Bradley G. Garber’s Board Case Update for December 5, 2016

Dr. Garber’s


Board Case Update: 12/05/2016

By Brad G. Garber
Wallace, Klor, Mann, Capener & Bishop

Donald L. Midkiff, 68 Van Natta 1272 (2016)
(ALJ McWilliams)

Claimant requested review of an Opinion and Order that affirmed an Order on Reconsideration’s award of 9 percent whole person permanent impairment for a lumbar strain and L4-5 disc protrusion.

On April 22, 2015, a Notice of Closure awarded 9 percent whole person impairment for the accepted conditions based on a lumbar surgery.  Claimant requested reconsideration, seeking an increase in his PPD.  He requested the appointment of a medical arbiter.  A 3-member panel was assigned.

On July 18, 2015, the medical arbiter panel attributed zero percent of its impairment findings to the accepted lumbar strain and L4-5 disc extrusion.  Instead, the panel attributed 75 percent of its findings to preexisting lumbar degenerative disc disease and spondylosis because of the “relatively decreased lumbar extension in the setting of normal flexion” and axial mechanical back pain.  The panel attributed the remaining 25 percent of its findings to “physical deconditioning” (aka, obesity).

Based on the arbiters’ report, the ARU awarded no additional PPD beyond the 9 percent awarded for the surgery at L4-5, under OAR 436-035-0350(2).  The ALJ affirmed the Order on Reconsideration.

Claimant argued that no legally cognizable preexisting conditions existed because the record did not establish that his degenerative disc disease and/or spondylosis constitute “arthritis,” or that his prior treatment for those conditions contributed to his impairment.


To qualify as a “preexisting condition” in an initial injury claim, a condition must contribute to disability or a need for treatment and, unless the condition is arthritis or an arthritic condition, for the worker must have been diagnosed with, or obtained medical services for, the condition before the initial injury.  See Patty A. Stafford, 62 Van Natta 2493 (2010).

There was evidence in the record that claimant’s degenerative conditions, as well as his obesity, were previously diagnosed/treated.  The Board, thus, found that the record supported the existence of preexisting conditions.  Because the medical arbiters attributed claimant’s preexisting conditions constituted 100 percent of his impairment, the Board determined that claimant was not entitled to any additional PPD, over and above the 9 percent previously awarded.  Affirmed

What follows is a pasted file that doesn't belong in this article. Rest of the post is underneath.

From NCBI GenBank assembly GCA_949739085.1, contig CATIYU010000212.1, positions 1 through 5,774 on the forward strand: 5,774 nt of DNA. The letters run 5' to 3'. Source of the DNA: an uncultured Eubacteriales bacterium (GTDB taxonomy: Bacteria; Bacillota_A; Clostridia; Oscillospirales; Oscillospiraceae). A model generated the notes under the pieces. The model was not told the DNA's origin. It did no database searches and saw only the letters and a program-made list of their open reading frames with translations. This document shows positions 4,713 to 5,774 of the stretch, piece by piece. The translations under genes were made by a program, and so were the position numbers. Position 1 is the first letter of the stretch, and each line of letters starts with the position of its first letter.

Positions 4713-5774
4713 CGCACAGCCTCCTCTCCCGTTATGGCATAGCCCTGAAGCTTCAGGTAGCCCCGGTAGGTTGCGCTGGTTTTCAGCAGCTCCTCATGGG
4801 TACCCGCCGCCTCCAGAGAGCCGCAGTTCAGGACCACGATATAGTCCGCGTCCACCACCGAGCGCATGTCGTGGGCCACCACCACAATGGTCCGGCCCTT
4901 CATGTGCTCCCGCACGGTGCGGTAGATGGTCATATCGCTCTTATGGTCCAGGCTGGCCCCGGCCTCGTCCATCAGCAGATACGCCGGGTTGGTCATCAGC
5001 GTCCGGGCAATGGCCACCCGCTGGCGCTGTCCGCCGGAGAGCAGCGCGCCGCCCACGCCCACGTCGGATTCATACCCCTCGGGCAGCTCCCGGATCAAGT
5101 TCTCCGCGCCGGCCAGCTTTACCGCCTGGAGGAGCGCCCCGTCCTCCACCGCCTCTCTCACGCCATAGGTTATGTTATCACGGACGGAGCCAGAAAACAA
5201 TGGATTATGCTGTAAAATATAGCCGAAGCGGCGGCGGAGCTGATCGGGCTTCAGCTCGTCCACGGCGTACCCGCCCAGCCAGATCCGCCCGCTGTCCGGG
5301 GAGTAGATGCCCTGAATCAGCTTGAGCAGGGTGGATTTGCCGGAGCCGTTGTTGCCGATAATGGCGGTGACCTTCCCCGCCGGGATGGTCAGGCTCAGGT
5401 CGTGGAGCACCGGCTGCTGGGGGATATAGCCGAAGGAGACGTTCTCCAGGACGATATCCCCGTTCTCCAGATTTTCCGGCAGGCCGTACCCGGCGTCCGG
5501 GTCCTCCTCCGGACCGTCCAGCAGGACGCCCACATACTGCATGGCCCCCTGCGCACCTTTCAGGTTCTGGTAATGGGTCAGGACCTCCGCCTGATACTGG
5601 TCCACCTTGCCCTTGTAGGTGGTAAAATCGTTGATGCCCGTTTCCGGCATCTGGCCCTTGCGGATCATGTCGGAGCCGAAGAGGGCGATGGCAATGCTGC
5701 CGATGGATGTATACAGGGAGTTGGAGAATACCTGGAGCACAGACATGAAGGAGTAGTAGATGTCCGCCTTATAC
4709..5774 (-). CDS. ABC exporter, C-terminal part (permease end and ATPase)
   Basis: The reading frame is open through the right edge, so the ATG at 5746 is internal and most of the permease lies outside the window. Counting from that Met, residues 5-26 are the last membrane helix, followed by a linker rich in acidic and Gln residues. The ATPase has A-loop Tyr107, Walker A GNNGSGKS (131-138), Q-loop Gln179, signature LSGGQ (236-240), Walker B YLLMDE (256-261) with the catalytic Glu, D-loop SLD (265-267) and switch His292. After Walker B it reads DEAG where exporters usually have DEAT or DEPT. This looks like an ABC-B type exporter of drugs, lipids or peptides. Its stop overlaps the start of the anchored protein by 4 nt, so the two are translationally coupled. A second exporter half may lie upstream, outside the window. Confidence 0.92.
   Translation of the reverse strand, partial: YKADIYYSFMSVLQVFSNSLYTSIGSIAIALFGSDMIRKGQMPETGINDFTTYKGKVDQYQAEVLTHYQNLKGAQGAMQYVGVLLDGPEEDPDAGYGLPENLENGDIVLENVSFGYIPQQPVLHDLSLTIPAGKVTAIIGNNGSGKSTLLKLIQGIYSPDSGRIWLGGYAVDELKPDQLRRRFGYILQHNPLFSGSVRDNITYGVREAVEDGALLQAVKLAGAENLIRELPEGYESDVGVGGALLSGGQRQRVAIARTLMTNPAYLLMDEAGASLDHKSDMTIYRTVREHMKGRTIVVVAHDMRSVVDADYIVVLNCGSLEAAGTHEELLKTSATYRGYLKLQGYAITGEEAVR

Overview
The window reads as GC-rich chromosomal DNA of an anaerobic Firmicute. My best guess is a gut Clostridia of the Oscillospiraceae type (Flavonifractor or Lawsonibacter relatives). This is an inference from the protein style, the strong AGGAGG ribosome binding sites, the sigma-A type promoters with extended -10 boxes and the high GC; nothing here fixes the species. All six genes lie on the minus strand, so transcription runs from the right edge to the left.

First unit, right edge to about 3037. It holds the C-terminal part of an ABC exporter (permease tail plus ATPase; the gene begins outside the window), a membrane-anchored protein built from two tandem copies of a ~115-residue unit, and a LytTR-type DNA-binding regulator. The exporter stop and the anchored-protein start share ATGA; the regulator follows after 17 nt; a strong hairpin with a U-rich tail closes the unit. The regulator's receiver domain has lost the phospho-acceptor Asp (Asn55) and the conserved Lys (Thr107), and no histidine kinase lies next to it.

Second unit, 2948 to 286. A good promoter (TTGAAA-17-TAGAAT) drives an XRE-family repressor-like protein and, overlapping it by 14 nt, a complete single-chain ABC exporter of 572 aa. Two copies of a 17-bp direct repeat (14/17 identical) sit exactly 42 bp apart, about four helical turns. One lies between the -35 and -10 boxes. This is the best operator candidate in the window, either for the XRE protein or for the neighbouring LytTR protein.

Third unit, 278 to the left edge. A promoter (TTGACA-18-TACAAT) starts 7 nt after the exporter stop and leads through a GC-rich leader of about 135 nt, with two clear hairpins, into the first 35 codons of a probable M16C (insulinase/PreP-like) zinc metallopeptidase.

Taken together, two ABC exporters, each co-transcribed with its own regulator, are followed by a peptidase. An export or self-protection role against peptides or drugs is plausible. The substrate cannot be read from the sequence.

Shane Turley, 68 Van Natta 1810 (2016)

(ALJ Lipton)

Claimant requested review of that portion of an Opinion & Order that increased his PPD award for a low back injury beyond the 15 percent PPD award granted by an Order on Reconsideration, but declined to award permanent impairment attributable to his obesity.

Claimant’s claim was accepted for the condition of lumbar strain, and was closed by Notice of Closure, with no PPD award.  Then, claimant raised a “new/omitted” condition claim for an L5-S1 disc herniation, which was accepted by Modified Notice of Acceptance.  The claim had to be reclosed and claimant received a 9 percent PPD award for surgery at L5-S1.  Claimant requested reconsideration and the appointment of a medical arbiter.

Subsequently, claimant was evaluated by a 3-member arbiter panel.  The panel attributed 25 percent of claimant’s ROM loss to his accepted L5-S1 disc herniation, 20 percent to an unaccepted L1-2 disc herniation, 30 percent to obesity and 25 percent to pain.

By Order on Reconsideration, claimant’s PPD award was increased to 15 percent.  The reconsideration order apportioned the lumbar spine ROM loss by 50 percent due to claimant’s obesity and contribution from the non-compensable L2-1 disc herniation, arriving at 7 percent impairment for ROM loss of the lumbar spine.


Claimant requested a hearing, contending that his ROM impairment value should not have been apportioned based on his obesity.  Claimant, like Donald Midkiff (above), contended that his obesity (aka, “body habitus”) is not a legally cognizable preexisting condition under ORS 656.005(24)(a).  The record, however, established that claimant was diagnosed with obesity in September 2012, prior to his December 2012 compensable injury.  The Board wrote, as follows:

“* * * Therefore, because the ‘obesity’ diagnosis preexisted claimant’s work injury incident, and the record (i.e., the arbiters’ reports) established that it contributed to claimant’s disability, obesity (also described as ‘body habitus’) is appropriately considered a statutory preexisting condition under ORS 656.005(24)(a).  See, e.g., Donald L. Midkiff, 68 Van Natta 1272, 1275 (2016)(obesity was a preexisting condition where the record established that is was diagnosed before the compensable injury and it contributed to the claimant’s disability).”  Affirmed


Nickolas Waldon, 68 Van Natta 1944 (2016)
(ALJ Sencer)

SAIF appealed an Opinion & Order that directed it to pay specific medical bills for claimant’s bilateral knee condition.  Appropriately, it questioned the jurisdiction of the Hearings Division.

On February 17, 2015, claimant completed an 801 Form, asserting an occupational disease claim involving both of his knees.  On March 31, 2015, SAIF denied the claim.  Claimant did not request a hearing and the denial became final.